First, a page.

When I started my first job in Brussels, I was quite ready to tackle the processes within the European institutions… but you see, there’s always more to what they tell you in the textbooks. The intricacies of lobbying activities in the EU capital require some time to get familiar with. And seeing different angles helped me a lot: I worked for a clean transport NGO and then for the Council of the EU during the 2018 Bulgarian Presidency before moving to one of the biggest trade associations. This association represented the European electricity industry with more than 3,500 energy companies who seconded experts to various working groups. From the outset I had the responsibility to manage these groups and build industry positions on various electric mobility topics, which resonated with policy-makers. This gave me the opportunity to actively contribute to the finalization of major EU legislation related to electric vehicles and the corresponding charging infrastructure. With the sector growing so fast, I decided to join the business side - and move from speaking about it to doing it.
You are also a zythologist at the Beer Labyrinth. How have you decided to pursue this interest? What do you find most exciting about it?
I blame Belgium for this. Zythos is the Greek world for Egyptian barley beer, so essentially I am now also a ‘beer sommelier’. During my studies in Brugge, I surprisingly joined only one student club - the one running the student bar - and I was not the only AUBGer there either as a matter of fact! We got to visit beer festivals, talk to breweries and monks - and before you know it, I was seriously getting into the world of Belgian beer. When I moved to Brussels I could now speak with locals in English and in turn learnt quite a lot more about the customs and culture behind Belgian beer, its different styles and their history. Naturally, the more you know, the more curious you get about the stuff you don’t - so I started taking beer classes in addition to tasting all the various styles and passed a set of exams. Then I started organizing small gatherings with friends.
The best part about it now is that I am showcasing the style characteristics and variety of rare beer styles. I’ve created a nice interactive format where we go through various beers and sometimes pair them with food. It’s my hobby right now. Let’s see what the future holds.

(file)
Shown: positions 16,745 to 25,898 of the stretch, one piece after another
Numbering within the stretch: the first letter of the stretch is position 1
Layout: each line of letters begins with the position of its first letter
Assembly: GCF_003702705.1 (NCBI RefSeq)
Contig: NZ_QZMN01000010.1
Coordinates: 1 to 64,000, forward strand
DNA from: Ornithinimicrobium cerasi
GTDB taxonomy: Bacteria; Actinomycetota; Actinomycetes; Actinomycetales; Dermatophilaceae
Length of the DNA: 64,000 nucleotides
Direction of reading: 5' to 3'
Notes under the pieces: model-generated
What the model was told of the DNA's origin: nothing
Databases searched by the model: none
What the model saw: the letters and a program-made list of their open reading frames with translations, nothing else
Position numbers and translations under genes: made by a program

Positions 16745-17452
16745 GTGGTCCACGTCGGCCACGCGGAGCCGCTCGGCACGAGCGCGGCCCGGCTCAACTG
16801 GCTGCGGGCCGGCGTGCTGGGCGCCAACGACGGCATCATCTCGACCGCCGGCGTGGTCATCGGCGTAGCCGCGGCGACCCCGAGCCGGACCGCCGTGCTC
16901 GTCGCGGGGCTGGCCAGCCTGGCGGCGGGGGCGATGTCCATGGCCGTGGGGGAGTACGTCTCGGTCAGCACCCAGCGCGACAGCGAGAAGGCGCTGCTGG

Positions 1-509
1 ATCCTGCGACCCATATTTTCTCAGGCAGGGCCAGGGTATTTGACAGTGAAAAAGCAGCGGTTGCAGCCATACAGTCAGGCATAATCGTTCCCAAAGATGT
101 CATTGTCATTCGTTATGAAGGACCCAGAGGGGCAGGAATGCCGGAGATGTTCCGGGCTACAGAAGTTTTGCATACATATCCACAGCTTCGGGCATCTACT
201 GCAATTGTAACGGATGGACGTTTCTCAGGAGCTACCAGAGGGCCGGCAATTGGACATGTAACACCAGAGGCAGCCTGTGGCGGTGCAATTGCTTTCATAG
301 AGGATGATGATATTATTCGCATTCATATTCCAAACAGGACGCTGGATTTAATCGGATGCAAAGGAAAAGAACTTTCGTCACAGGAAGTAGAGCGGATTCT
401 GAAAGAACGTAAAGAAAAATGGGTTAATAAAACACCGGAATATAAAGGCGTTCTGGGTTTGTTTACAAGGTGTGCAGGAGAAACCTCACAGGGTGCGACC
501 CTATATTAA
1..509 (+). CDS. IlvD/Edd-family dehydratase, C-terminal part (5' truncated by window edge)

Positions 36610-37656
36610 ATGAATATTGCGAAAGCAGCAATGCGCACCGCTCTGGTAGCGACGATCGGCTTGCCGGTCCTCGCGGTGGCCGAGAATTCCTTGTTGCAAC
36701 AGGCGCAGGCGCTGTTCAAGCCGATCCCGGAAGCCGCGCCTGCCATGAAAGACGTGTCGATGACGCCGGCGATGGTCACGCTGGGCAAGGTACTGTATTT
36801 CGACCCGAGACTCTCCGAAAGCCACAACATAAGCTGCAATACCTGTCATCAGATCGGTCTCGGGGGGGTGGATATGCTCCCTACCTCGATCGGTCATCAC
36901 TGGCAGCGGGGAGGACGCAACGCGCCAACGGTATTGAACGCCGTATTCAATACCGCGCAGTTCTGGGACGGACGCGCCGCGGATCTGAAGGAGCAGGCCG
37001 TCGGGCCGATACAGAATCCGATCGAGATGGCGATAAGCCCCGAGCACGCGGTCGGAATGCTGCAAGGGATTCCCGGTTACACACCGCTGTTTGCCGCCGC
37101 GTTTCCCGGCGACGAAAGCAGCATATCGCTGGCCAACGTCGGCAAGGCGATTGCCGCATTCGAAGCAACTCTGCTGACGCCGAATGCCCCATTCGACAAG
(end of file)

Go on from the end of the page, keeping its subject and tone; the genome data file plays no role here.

What has been AUBG’s role in your personal and professional development - both in terms of academics and student clubs.
It all started with getting into AUBG in the first place. I took the SAT four times in order to get the score for a full scholarship - otherwise, I wouldn’t have studied in Blago at all. All this stubbornness sharpened my motivation which then in turn saw my years at AUBG become quite rich in terms of experiences.
I have taken various roles in AUBG clubs - the Griffins, Student Government, the Musical, Olympics, TEDx, Rotaract - and met wonderful people along the way. But the most relevant I would say was the club behind Model EU, the European Society Club - of which I was President in my junior and senior year.
As someone who enjoys multi-tasking and keeping both sides of my brain active, it didn’t come as a surprise that I was so active all-around. With time, you learn how to prioritize and find what’s important, not just what’s really fun to do.
This is perhaps why I ended up taking my academics more seriously each following year and by the time of my senior year I was also the Student Representative to the POS/EUR department, trying to think alongside our professors about the best approach to the curriculum.
Do you stay in touch and collaborate with other AUBG alumni and in what ways?
Since graduation, I’ve mostly been in touch with a few close friends from my class (2016) and current students behind the Model EU conference. In Brussels we also had a small AUBG community and we had yearly visits by prof. Crombois and his students. Hope that events are back soon - in Blago and in Sofia!
What is one piece of advice you would give to current AUBG students who wish to pursue a similar professional path as yours?
Make the most out of each moment: each class, each extra-curricular activity and every casual stroll along the river. Efficiency is key and contrary to popular belief wasting your time can also be helpful if you do it right.. but make sure to prioritize your physical and mental health. Everyone has a different path. Students who study politics can become journalists or entrepreneurs while students who study computer science can become lobbyists. At the end of the day, it’s about enjoying what you do.